Woman traded grilled cheese sandwiches 50 years ago for painting that eventually sold for $280K


A rare painting that landed in the possession of Irene and Tony Demas many decades ago has made them richer by hundreds of thousands of dollars.

In the early 1970s, the couple opened an eatery in London called The Villa. Tony worked in real estate and Irene was a newlywed aged 19.

Having discovered a building that once housed a restaurant, he suggested they open their own.

Irene Demas and Tony Demas holding a Maud Lewis painting of a black truck
Courtesy of Irene Demas

It had never occurred to Irene to work in a restaurant kitchen since she had no culinary experience. The chef at the Villa had too many beers on the first day, so Tony asked his wife to take over.

Irene said, “I knew nothing about food honestly.”. “But I knew how to make a grilled cheese, so I thought, “OK, we’ll have grilled cheese sandwiches for our special.”. “That’s all I know … and maybe boiling water.”

To make her famous grilled cheese sandwiches, Irene uses five-year-old cheddar and freshly baked artisan bread.

A Maud Lewis painting featuring a black truck
Courtesy of Irene Demas

Audrey and John Kinnear came to the restaurant around 1973. In the 1970s, the two couples became friends and soon began trading.

John brought in some of his art and asked Tony if they could trade grilled cheese sandwiches for art. His watercolor creations were genuinely loved by Irene and Tony.

“We never kept track, to say, “OK, you were in, and you spent $15.”. Now, you know, you’re gonna give us $15 credit,’” Irene explained. I had such a wonderful relationship with the Kinnears.”

During a trade, John brought pieces of art that weren’t his own. An artist named Maud Lewis, who had limited mobility and was of simple means, made them for him.

Courtesy of Irene Demas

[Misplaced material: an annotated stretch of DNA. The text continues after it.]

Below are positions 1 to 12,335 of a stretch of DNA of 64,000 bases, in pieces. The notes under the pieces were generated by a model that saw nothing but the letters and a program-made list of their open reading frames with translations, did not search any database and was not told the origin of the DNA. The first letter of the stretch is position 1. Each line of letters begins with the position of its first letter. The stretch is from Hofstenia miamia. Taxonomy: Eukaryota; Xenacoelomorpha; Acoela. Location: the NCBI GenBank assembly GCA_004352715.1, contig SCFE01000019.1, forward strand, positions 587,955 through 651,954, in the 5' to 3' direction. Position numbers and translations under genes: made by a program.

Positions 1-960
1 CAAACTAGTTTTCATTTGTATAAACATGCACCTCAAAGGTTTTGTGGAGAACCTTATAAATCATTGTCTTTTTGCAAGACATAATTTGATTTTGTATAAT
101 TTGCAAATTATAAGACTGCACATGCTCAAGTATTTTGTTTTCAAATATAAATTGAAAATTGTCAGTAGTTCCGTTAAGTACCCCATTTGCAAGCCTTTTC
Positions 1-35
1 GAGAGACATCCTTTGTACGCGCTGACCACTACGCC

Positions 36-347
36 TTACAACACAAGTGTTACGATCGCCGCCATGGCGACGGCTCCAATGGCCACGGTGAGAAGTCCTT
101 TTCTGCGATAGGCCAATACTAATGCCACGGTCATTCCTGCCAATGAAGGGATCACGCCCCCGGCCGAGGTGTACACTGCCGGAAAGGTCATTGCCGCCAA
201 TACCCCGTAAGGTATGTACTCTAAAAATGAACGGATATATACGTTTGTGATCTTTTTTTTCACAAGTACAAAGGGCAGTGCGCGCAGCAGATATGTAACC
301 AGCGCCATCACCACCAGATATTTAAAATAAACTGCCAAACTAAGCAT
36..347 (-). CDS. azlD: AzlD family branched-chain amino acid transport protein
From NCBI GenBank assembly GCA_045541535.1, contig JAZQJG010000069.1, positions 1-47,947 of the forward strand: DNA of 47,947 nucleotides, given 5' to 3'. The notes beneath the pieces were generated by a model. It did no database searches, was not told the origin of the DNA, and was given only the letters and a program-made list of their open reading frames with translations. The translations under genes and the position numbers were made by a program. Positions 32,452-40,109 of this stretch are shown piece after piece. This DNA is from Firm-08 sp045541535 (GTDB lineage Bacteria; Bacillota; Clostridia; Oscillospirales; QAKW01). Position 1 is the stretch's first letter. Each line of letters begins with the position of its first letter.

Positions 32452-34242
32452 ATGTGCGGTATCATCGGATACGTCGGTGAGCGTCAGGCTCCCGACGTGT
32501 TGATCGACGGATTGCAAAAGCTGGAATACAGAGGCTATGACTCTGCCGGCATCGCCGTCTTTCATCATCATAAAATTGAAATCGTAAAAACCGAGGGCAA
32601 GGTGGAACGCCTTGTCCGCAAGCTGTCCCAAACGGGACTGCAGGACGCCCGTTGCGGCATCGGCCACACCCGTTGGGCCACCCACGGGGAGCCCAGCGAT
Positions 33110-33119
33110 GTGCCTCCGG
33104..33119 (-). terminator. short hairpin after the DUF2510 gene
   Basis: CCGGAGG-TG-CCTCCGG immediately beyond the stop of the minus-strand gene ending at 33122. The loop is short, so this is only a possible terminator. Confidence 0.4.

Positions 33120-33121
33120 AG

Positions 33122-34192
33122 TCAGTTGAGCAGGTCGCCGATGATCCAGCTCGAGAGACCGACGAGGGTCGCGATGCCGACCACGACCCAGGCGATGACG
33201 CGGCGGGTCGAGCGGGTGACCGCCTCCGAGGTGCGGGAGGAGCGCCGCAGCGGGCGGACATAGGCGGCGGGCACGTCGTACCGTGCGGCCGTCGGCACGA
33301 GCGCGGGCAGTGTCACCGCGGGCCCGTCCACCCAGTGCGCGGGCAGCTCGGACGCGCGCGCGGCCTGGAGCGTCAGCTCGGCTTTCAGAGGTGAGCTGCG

“(Kinnear) came in with this strange-looking artwork. “Irene said it was on board, unframed, a very childlike, primitive piece of art. I’m not an art expert, and we didn’t collect art. It was just a matter of knowing what we liked.”

She noticed one painting in particular, a black truck with a bright yellow background. If they had a boy, she thought they could hang it in his room if she was pregnant.

Irene picked the right one since they had a boy. The painting, along with some handwritten letters Lewis sent to John, was framed and hung in the room of her newborn son.

In decades later, Lewis, who lived in Nova Scotia and never achieved any financial success for her art, became a topic of interest in the art world.

Around 2000, Irene began hearing the name John had mentioned decades earlier. At the time, Maud Lewis’ paintings brought in $2,000 to $3,000 in auction sales.

“I didn’t really look into it since, like I said, we loved the piece,” Irene said. “We did not buy it as an investment or as a great piece of art.”

Irene was pursued by various auctioneers, but two brothers from Miller & Miller Auctions remained determined. They presented butter tarts to Irene and Tony face-to-face. A few days after their meeting, Irene put the piece up for auction with the encouragement of her children.

The painting sold for CA$350,000 (US$278,789) on May 14, and the letters for CA$70,000 (US$55,758).

Irene said their earnings will be put to good use after they sell the painting they’ve had for decades.

Irene works as a private chef on and off, while Tony, now 90, has been traveling.

“Without the grilled cheese, it would just have been another Maud Lewis painting going up for auction,” Irene said. “I know it would have broken all records because it is a special and unique painting, but I think it was the grilled cheese story that really let the world know it was there.”

source : mypositiveoutlooks


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